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Water leaks and basic repairs

Reducing household leakage could save 200 liters per household per day. When it comes to residential and household leaks, toilets and faucets are the most common culprits, although any water using device can eventually leak.

Did you know that a broken or faulty toilet can lose up to 28 bathtubs of water a month? This equates to about $100 on your bill a year! Take the Leaky Toilet Test and check your toilet for leaks.

At just one drop per second a leaky tap can waste over 31,000 liters of water a year. Fixing most faucet leaks is easy and inexpensive and could save you about $100 a year.

To check for hidden leaks use your water meter:

In Calgary most water meters are installed inside the house where the water pipe enters your home. This is usually in the basement, near your main water shut-off valve.

  1. Turn off all taps and water appliances (humidifiers, ice makers) in your home
  2. Watch the triangle shaped dial on your meter
  3. If it keeps turning, you have a leak in your house
  4. Check your toilet, taps, humidifier, hot water heater, water softener and any other water using device for leaks

What to do when you find a leak?

Follow our simple toilet repair or faucet repair instructions, hire a plumber, visit a hardware store for repair tips, watch a Youtube video or pick up a how-to book with detailed instructions.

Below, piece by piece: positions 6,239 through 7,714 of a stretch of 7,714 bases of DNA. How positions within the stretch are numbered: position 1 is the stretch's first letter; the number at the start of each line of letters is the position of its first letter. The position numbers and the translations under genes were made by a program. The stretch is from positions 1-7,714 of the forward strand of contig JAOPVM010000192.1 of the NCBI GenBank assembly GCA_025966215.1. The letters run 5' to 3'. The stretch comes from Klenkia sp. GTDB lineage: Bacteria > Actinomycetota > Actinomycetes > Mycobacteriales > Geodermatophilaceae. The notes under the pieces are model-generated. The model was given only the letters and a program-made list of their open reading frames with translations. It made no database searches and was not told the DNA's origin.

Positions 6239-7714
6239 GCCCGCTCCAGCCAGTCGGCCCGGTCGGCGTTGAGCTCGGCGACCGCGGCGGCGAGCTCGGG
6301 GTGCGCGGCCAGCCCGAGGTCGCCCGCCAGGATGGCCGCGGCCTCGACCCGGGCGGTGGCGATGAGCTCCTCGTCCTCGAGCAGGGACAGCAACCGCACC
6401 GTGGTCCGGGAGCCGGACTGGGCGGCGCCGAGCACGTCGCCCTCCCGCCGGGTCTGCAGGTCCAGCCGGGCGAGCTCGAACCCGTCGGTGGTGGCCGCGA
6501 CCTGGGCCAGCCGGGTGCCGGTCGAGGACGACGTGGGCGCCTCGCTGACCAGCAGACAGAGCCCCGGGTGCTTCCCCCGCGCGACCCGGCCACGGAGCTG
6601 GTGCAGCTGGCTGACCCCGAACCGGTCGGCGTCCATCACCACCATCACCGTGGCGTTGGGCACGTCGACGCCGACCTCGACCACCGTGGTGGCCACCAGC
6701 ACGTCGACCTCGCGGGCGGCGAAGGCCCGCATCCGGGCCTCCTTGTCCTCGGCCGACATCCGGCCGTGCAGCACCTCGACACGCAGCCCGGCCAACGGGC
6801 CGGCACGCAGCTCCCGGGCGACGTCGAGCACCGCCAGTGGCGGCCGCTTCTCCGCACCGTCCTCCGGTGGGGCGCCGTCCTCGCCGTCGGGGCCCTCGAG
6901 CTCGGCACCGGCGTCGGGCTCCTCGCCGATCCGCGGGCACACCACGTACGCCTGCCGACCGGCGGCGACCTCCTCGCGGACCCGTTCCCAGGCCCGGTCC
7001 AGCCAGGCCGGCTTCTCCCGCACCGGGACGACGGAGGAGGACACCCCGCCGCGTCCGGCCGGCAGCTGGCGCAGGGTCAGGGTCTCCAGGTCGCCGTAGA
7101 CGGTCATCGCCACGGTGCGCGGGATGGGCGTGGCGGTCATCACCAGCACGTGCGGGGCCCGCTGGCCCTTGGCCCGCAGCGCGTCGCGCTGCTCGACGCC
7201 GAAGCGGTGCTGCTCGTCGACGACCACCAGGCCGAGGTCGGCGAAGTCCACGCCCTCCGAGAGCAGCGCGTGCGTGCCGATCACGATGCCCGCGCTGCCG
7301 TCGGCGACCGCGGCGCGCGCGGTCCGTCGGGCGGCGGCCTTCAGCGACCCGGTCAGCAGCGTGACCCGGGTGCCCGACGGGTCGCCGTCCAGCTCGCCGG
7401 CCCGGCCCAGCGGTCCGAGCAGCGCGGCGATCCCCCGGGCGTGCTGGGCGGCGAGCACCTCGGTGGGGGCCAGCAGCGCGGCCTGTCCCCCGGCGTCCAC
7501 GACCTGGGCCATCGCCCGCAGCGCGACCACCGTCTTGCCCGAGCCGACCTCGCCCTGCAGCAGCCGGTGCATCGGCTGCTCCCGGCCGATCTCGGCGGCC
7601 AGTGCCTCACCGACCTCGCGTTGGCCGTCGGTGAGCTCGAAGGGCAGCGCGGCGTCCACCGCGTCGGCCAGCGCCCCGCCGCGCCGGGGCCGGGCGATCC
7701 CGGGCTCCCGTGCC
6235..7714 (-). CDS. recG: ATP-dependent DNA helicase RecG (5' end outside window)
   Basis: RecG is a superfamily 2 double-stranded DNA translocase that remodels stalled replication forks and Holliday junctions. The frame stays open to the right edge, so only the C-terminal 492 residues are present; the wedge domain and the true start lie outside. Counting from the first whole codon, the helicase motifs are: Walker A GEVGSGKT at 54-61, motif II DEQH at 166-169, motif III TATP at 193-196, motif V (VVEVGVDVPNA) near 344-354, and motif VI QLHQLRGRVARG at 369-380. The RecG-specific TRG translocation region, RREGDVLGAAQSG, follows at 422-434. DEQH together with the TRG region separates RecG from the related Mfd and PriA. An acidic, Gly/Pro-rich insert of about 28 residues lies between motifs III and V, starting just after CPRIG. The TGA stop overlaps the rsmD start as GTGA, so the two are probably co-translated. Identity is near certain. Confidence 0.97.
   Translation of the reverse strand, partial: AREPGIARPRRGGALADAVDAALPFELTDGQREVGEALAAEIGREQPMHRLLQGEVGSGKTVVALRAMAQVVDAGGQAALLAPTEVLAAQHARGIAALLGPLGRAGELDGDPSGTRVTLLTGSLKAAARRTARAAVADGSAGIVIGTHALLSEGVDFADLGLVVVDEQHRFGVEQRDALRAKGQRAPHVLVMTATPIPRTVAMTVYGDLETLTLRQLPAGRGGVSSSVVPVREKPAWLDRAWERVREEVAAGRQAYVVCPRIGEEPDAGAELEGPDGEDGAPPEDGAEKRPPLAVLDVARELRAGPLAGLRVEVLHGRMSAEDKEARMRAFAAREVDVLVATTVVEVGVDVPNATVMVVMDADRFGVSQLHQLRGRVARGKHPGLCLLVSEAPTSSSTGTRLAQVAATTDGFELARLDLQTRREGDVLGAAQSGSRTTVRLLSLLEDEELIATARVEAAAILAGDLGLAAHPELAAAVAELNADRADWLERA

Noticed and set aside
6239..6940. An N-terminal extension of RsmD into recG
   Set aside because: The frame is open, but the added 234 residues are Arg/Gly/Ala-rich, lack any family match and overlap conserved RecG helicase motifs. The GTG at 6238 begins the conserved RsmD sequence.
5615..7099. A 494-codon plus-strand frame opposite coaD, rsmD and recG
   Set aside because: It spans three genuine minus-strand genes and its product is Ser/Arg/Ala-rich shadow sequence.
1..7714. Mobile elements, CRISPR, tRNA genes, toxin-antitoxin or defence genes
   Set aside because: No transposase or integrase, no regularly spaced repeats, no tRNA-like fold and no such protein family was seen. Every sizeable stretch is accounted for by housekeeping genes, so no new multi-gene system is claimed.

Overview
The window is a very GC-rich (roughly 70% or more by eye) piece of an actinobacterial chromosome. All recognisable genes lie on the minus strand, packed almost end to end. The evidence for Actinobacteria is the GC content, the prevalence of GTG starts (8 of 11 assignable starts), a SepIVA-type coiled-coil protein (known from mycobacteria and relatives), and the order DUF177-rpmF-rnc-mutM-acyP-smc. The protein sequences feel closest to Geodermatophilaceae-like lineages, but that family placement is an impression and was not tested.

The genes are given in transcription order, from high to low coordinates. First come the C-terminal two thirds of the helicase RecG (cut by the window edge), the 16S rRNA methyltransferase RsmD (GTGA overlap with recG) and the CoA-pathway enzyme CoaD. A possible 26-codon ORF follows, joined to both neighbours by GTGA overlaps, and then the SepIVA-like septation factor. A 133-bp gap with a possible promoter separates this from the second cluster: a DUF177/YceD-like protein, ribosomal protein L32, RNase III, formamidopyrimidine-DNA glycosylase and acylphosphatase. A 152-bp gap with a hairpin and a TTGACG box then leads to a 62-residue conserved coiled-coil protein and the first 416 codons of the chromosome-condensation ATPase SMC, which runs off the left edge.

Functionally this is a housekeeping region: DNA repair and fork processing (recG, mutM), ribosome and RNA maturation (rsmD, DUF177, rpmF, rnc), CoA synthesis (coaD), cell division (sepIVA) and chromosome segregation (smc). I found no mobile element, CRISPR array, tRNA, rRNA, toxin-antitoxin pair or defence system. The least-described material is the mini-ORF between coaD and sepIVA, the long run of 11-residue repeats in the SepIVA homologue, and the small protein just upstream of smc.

For questions related to high water consumption and leaks or billing adjustments you can call ENMAX at 403-310-2010 or via email at To be considered for a billing adjustment related to a water leak you must have complete the High Water Consumption Investigation Checklist and contact ENMAX within 3 months (90 days) from when you receive invoice FIRST invoice with high consumption.

The City of Calgary: Leading the way

Monitoring water loss

The City continually monitors our water distribution system for leaks. Some main breaks (or leaks) could go undetected for months if it weren't for The City's commitment to testing and evaluating the newest leak detection methods. District Metered Areas (DMA's) are tested to monitor water loss throughout the system and are instrumental in determining when new breaks or leaks occur.

Water pressure management

The City is also piloting Pressure Management Areas (PMA's) to track water pressure based on peak demand periods. PMA's help reduce water loss and may contribute to fewer main breaks because they actively control system pressure. The City's work in these areas ensures repairs are made in a timely manner, which minimizes damage caused by breaks or leaks in our water distribution system and reduces the costs associated with them. Plus, by proactively managing the water distribution system, The City saves thousands of litres of water every month.